Moreover, Greece (which never before bore the Romans any great goodwill) would not have dealt then so quickly in friendship with them, had not their general Titus been of a kind, gentle nature, one who worked rather by fair means than force; who could both eloquently utter his mind to them, and courteously also hear them speak, that had to do with him; and who chiefly ministered justice and equity to every man alike. But the story of his actions will best illustrate these particulars.
Reading for Lesson Two
Titus observed that both Sulpicius and Publius, who had been his predecessors in that command, had not taken the field against the Macedonians till late in the year; and then, too, had not set their hands properly to the war, but had kept skirmishing, and scouting here and there for passes and provisions, and never came to close fighting with Philip. He resolved not to trifle away a year, as they had done, at home, in ostentation of the honour and in domestic administration, and only then to join the army, with the pitiful hope of protracting the term of office through a second year, acting as consul in the first, and as general in the latter. He did willingly leave all his honours and dignities he might have enjoyed by his office at Rome.
He therefore besought the Senate that they would appoint his brother Lucius Quintius as admiral of the navy; and took with him three thousand "old soldiers" (but still young and vigorous), of those who, under Scipio, had defeated Hasdrubal in Spain, and Hannibal in Africa. With this company he passed the seas without danger, and landed in Epirus, where he found Publius encamped with his army, over against Philip, who of long time had lain in camp about the mouth of the River Apsus, to guard the strait and passage which is the entry into Epirus. So that Publius had lain still there, and done nothing, by reason of the natural force and hardness of the place.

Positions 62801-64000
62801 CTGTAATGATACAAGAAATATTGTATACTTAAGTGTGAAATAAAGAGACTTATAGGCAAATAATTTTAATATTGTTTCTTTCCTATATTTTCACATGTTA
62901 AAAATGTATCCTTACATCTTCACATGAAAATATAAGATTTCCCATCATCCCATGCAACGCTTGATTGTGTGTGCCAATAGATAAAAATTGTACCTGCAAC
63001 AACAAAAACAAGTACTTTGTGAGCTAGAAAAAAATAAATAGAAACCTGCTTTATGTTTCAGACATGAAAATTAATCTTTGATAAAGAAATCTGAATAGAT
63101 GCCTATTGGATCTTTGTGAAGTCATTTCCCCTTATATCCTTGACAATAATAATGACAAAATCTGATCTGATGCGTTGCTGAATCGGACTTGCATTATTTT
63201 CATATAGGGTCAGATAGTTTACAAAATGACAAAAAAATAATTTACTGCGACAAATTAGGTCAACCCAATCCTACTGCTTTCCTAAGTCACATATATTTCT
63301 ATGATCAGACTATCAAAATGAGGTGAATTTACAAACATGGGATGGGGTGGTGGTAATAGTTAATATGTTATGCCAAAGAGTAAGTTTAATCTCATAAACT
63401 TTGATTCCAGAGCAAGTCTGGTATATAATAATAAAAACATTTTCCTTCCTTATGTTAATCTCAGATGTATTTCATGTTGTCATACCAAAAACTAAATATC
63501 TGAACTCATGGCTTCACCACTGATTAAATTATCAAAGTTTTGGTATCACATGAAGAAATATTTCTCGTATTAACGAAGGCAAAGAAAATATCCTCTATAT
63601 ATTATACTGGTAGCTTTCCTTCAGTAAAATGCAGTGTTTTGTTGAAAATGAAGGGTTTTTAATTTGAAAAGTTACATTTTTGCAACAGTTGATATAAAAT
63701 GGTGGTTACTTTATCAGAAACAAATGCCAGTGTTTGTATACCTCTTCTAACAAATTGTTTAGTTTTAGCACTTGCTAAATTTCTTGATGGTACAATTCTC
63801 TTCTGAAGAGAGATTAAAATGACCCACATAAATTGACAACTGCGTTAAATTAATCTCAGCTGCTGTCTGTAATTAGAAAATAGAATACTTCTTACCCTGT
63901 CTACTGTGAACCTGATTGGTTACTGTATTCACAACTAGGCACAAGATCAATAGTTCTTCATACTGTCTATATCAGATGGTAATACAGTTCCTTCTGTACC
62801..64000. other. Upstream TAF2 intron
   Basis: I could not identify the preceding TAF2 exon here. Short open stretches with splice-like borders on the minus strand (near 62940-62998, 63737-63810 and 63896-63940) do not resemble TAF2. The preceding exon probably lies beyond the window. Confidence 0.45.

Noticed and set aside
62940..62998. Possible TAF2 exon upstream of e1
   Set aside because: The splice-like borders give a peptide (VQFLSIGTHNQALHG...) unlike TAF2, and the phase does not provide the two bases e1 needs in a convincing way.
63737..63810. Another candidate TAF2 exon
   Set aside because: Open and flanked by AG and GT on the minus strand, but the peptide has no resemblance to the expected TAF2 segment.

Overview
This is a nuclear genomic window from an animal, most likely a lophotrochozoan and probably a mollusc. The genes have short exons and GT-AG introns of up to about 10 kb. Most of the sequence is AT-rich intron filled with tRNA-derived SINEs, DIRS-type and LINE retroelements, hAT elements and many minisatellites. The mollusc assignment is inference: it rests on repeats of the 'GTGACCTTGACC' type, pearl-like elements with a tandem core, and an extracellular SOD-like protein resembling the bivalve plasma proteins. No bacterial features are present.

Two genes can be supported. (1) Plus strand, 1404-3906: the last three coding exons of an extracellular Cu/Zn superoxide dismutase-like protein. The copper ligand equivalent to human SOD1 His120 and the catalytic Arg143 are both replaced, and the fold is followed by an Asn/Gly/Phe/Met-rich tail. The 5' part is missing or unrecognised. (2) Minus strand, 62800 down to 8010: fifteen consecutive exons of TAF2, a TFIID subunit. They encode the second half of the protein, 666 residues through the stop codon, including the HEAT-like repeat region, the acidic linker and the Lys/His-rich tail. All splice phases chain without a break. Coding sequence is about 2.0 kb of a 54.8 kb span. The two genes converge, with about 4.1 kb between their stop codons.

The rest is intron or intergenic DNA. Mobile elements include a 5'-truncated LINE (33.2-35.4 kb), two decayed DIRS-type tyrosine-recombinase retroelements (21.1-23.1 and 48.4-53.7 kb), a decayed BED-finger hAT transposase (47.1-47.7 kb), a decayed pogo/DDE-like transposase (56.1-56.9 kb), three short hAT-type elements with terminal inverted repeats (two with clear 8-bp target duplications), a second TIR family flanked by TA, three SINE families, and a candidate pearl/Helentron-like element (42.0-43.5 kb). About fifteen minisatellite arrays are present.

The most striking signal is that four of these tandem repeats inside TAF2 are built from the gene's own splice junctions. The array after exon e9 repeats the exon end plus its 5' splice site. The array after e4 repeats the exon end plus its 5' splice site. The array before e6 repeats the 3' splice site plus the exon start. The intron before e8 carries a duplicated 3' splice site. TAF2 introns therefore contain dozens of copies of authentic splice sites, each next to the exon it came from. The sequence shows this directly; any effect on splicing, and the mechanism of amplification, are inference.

Titus therefore took upon himself the conduct of the army, and, having dismissed Publius, examined the ground. It is a long valley walled on either side with great high mountains, as those which shut in the valley of Tempe in Thessaly. Howbeit it had no such goodly woods, nor green forests, nor fair meadows, nor other like places of pleasure, as the other side had: but it was a great deep marsh or quagmire, through the midst whereof the River Apsus did run, being, in greatness and swiftness of stream, very like to the River Peneus. It covers the foot of those hills, and leaves only a craggy, narrow path cut out beside the stream, not easily passable at any time for an army, but not at all when guarded by an enemy.
There were some, therefore, who would have had Titus make a circuit through Dassaretis, and take an easy and safe road by the district of Lyncus. But he, fearing that if he should engage himself too far from the sea in barren and untilled countries, and Philip should decline fighting, he might, through want of provisions, be constrained to march back again to the seaside without effecting anything, as his predecessor had done before him, embraced the resolution of forcing his way over the mountains.